A main topic that prevailed was the need for universal screening of dyslexia for young children.  The idea is to have screening similar to that of the vision and hearing tests of students beginning elementary school.  There were many questions as to how to implement the test,  who would conduct it, and how to implement intervention.

The panel further recommended the need for teacher training courses to include a minimum of one course in the decoding of words.  This would comprise of syllabication, morphemes, phonics, sentence structure, and paragraph structure.  Also, the panel recommended professional development to current K-12 teachers.   The idea is to implement interventions to receive instruction by a Dyslexia Specialist in each school.

The panel will meet two more times to discuss further recommendations and options.  This is a huge step for the state of Georgia to begin the discussion of the widespread impact that dyslexia has on students.  If between 10%-20% of the population has a form of dyslexia, it makes sense to intervene and implement evidence-based practices to intervene.  Although promising and a step in the right direction, this overhaul will take an enormous amount of effort and planning to see results.  That said, this is definitely reason for those in the dyslexic community to celebrate.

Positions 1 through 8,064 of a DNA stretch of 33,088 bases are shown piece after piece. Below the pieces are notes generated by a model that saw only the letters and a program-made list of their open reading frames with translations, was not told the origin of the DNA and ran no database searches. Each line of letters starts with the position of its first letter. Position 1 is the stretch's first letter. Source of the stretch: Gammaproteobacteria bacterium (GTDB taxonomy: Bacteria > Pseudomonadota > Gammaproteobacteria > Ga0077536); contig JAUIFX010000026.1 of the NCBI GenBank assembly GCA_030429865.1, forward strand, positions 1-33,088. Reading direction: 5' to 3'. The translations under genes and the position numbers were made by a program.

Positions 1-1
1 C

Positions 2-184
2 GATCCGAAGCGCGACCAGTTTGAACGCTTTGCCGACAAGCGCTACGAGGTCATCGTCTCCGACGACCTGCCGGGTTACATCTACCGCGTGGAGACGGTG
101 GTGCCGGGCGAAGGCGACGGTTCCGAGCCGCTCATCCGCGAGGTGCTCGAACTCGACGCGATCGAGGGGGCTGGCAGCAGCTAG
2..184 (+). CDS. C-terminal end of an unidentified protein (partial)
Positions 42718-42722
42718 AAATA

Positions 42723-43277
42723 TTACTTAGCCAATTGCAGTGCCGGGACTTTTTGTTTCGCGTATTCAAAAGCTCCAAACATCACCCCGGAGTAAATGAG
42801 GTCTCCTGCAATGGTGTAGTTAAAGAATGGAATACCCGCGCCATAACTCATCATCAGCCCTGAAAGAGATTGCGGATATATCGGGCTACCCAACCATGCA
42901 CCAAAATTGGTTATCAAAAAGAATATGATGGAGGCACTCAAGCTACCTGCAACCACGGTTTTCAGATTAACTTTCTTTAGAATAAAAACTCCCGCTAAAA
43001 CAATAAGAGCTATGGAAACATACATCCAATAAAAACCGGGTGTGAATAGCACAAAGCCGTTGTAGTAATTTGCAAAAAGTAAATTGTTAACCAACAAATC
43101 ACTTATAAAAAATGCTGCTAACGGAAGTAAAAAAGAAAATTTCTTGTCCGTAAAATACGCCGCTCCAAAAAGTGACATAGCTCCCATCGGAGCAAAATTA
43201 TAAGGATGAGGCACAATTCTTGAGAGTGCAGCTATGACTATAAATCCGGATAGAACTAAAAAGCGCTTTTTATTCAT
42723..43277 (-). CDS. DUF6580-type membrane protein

Is my score too…?

Occasionally a parent will call us and want to know if we can help her child whose score is really [insert low or high here]. She assumes that we always work with students with [insert higher or lower here, depending on what you picked last time] scores than her student has. The Test Experts works with students with really low and really high starting scores–and everything in the middle too. We’ve worked with students whose starting score were in the low teens on the ACT, barely above random guessing (which on the ACT should yield about a 10-12 Composite score), and we’ve worked with students whose starting scores were 32s and 33s, shooting for that elusive 36. Same with the SAT. We have students right now whose baseline scores are in the high 800s and in the high 1400s. The Test Experts system is flexible, allowing the instructor to work with your student at his or her level and get the maximum score gain for that student in the given time allotted.